The Future of Big Law - UCLA Above the Law Debate

UCLA recently hosted a debate between David Lat and Elie Mystal of Above the Law.  The debate centered around associate compensation and promotion in large firms.  Specifically, Mr. Lat supported the view that a merit-based system is the best way to compensate attorneys and Mr. Mystal argued that a lockstep system is optimal.  Obviously, each system has its benefits and its drawbacks in relation to all associates but women and minorities may be especially affected by which manner of compensation is used at their firm. 

When the debaters were asked how the method of compensation would affect diversity in large firms, they both seemed to agree that a merit-based system might adversely affect minorities, women, and gays and lesbians.  The theory being that firms are still disproportionately run by older, white men and that those older, white men will be making decisions about which associates have performed well enough to be promoted.  The more that these partners are empowered to make determinations about pay scale, the more minorities and women are likely to suffer.

While a merit-based system does provide partners with more leeway to either give or withhold pay raises, a lockstep system is not without its faults either. In a lockstep system, there is essentially only one promotion that matters: that to partner.  The same older, white men that make determinations about merit-based raises in firms that employ that method of promotion will be making determinations about who is to be promoted to partner in firms that employ a lockstep system.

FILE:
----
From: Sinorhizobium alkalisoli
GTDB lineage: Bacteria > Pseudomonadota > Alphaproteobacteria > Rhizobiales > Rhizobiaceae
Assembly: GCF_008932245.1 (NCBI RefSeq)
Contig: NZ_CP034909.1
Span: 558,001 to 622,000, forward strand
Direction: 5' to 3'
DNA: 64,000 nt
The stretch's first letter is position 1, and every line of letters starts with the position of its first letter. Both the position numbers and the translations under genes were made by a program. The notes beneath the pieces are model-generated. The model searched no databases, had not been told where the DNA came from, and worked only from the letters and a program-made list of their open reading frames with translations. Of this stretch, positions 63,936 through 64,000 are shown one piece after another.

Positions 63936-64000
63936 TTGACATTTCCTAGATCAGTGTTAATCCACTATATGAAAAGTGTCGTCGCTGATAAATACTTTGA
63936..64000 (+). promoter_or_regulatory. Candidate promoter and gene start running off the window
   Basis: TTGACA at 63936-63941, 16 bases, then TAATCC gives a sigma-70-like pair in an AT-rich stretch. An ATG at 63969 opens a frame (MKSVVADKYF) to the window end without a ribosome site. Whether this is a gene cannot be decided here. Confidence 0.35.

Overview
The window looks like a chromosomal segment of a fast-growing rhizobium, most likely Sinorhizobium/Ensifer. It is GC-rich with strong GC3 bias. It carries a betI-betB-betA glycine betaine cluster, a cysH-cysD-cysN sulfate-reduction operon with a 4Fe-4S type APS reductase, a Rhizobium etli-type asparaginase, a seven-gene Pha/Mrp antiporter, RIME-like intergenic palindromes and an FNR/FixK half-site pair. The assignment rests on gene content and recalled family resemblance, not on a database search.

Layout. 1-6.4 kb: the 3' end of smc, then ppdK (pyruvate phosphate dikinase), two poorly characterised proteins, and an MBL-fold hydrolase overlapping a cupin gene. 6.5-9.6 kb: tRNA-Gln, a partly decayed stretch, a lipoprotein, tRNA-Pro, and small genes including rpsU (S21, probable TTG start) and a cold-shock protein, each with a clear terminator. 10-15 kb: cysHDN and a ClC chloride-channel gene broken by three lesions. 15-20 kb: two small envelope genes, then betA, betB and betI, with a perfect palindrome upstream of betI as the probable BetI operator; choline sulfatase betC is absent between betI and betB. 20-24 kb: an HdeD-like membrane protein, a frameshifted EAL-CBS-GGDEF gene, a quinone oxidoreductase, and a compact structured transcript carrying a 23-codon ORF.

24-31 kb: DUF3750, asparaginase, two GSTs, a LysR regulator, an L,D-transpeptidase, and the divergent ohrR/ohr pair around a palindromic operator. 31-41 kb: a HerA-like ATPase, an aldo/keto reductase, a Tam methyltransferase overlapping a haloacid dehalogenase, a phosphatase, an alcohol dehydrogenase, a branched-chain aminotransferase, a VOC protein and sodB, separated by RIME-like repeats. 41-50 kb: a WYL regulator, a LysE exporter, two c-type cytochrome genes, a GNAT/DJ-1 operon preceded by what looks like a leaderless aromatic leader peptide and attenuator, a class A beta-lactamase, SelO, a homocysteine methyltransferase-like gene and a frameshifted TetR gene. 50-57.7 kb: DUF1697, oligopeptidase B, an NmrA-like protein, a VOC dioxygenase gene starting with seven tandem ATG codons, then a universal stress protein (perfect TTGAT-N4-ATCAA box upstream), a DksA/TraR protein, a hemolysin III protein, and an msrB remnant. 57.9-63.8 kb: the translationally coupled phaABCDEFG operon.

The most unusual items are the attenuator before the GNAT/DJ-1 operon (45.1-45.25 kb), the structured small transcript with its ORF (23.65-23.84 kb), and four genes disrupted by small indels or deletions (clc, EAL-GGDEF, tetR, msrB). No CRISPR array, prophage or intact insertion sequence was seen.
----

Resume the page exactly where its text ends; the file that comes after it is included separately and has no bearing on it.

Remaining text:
Ultimately, while both systems have their faults, it seems that a merit-based system may end up being disadvantageous for women and minorities and may eventually end up hurting diversity efforts as a result.  


one more lawyer

It is very hard for me to take the discussions on the death of lockstep compensation seriously.  Perhaps it is the wave of the future - or at least, the wave of hard economic slumps. 
But I am a fourth year associate and have not even SEEN the partners for the cases to which I’m assigned in over 10 months.  This is the norm for massive litigation and other large scale cases, I believe.  How could they possibly even pretend to evaluate me?  On the basis of the 6th year associates’ evaluations for whom I usually work directly? 

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